Tubatulabal

The traditional Tubatulabal language area is along the upper Kern River, northeast of Bakersfield. In pre-contact times, there may have been as many as 1,000 speakers of Tubatulabal (Kroeber 1925). In the 21st century, there are less than a dozen first-language speakers (Hinton 1993).

Tubatulabal (also written "Tübatulabal" and called "Pahkanapul" or "Paka'anil") is a Uto-Aztecan language. The other languages in this family spoken in California include Numic languages (Chemehuevi-Southern Paiute-Ute, Kawaiisu, Mono, Northern Paiute, and Panamint) and the Takic languages (Cahuilla, Cupeño, Gabrielino, Juaneño, Kitanemuk, Luiseño, Serrano, and Tataviam).

Grammatical information

Thumbnail sketch of Tubatulabal by Mary R. Haas, based on an oral report by C. F. Voegelin [PDF] (Haas.063)

Selected archival materials at Berkeley

Selected materials in other archives

Further reading

  • Marean, Lindsay, Michael Ahland, Bethany Lycan, Sergio Sandoval Sanchez, and Nicholas Sinetos. 2021. Pahka’anil (Tübatulabal): Two Texts. International Journal of American Linguistics, 87:51-81. [PDF - may not be publicly available]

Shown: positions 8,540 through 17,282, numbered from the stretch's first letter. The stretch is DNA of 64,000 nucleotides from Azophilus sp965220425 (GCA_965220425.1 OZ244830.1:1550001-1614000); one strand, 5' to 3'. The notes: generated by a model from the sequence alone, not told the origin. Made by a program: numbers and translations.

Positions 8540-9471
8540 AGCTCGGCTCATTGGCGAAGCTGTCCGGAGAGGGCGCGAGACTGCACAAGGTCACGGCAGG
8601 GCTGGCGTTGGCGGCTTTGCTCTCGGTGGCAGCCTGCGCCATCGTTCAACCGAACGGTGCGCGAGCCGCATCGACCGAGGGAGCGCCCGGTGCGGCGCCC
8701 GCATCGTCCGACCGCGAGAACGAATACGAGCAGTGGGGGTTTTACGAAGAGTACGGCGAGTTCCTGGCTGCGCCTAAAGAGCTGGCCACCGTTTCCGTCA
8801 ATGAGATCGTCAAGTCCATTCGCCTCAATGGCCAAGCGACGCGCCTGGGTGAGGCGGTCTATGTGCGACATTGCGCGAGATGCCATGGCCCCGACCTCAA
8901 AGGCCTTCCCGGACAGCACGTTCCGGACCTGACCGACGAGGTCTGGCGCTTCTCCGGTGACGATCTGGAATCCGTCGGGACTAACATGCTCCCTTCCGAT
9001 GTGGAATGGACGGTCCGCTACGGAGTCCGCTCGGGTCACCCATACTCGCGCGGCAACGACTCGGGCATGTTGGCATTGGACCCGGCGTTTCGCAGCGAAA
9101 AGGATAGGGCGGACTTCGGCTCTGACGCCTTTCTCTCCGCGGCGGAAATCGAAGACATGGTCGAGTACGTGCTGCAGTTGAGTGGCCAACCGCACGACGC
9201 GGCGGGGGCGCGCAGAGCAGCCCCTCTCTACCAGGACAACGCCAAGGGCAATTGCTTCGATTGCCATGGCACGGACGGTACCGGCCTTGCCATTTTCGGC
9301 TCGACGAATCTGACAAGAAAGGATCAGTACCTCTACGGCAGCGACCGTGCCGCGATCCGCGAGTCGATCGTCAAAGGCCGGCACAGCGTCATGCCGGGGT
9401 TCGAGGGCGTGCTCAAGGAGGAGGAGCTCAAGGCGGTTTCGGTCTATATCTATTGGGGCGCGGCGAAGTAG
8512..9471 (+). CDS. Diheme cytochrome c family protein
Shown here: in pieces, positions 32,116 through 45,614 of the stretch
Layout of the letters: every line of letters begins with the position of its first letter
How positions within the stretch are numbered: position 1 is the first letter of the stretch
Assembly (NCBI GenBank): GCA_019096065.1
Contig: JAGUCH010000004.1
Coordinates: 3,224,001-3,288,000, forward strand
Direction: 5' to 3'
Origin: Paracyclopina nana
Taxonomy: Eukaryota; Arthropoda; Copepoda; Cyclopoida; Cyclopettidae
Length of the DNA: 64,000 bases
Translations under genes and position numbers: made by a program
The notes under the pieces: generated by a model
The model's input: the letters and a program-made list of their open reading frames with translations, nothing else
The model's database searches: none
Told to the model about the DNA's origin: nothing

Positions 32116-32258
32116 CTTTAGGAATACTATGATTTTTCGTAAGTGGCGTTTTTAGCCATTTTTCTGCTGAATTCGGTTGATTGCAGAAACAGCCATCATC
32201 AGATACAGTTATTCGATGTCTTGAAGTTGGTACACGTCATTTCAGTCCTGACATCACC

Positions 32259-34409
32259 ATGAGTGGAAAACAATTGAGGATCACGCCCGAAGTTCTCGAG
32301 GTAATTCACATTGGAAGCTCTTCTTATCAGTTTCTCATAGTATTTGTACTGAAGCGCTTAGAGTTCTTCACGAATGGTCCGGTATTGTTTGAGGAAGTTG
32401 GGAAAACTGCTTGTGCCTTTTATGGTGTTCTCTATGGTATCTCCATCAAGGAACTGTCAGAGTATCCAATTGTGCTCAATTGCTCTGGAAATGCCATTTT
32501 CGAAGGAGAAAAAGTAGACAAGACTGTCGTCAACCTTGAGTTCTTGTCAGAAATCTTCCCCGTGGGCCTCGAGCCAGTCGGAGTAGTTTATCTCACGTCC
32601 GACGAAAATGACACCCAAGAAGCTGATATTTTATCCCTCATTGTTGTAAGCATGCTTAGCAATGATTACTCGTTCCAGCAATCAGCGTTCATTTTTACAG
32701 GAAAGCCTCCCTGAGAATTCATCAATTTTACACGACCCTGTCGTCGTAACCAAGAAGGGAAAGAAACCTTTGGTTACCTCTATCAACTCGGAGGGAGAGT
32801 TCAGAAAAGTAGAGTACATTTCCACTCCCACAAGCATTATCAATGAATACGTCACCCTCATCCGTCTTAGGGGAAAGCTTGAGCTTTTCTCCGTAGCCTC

• Smith, Charles R. 1978. Tubatulabal. In Robert F. Heizer (ed.), California, 437-445. Washington, D.C.: Smithsonian Institution.
  • Voegelin, Charles F. 1935. Tübatulabal grammar. University of California Publications in American Anthropology and Ethnology 34: 55-190. [PDF]
  • Voegelin, Charles F. 1935. Tübatulabal texts. University of California Publications in American Anthropology and Ethnology 34: 191-246. [PDF]
  • Voegelin, C. F. 1958. Working dictionary of Tübatulabal. International Journal of American Linguistics 24: 221-228. [PDF]

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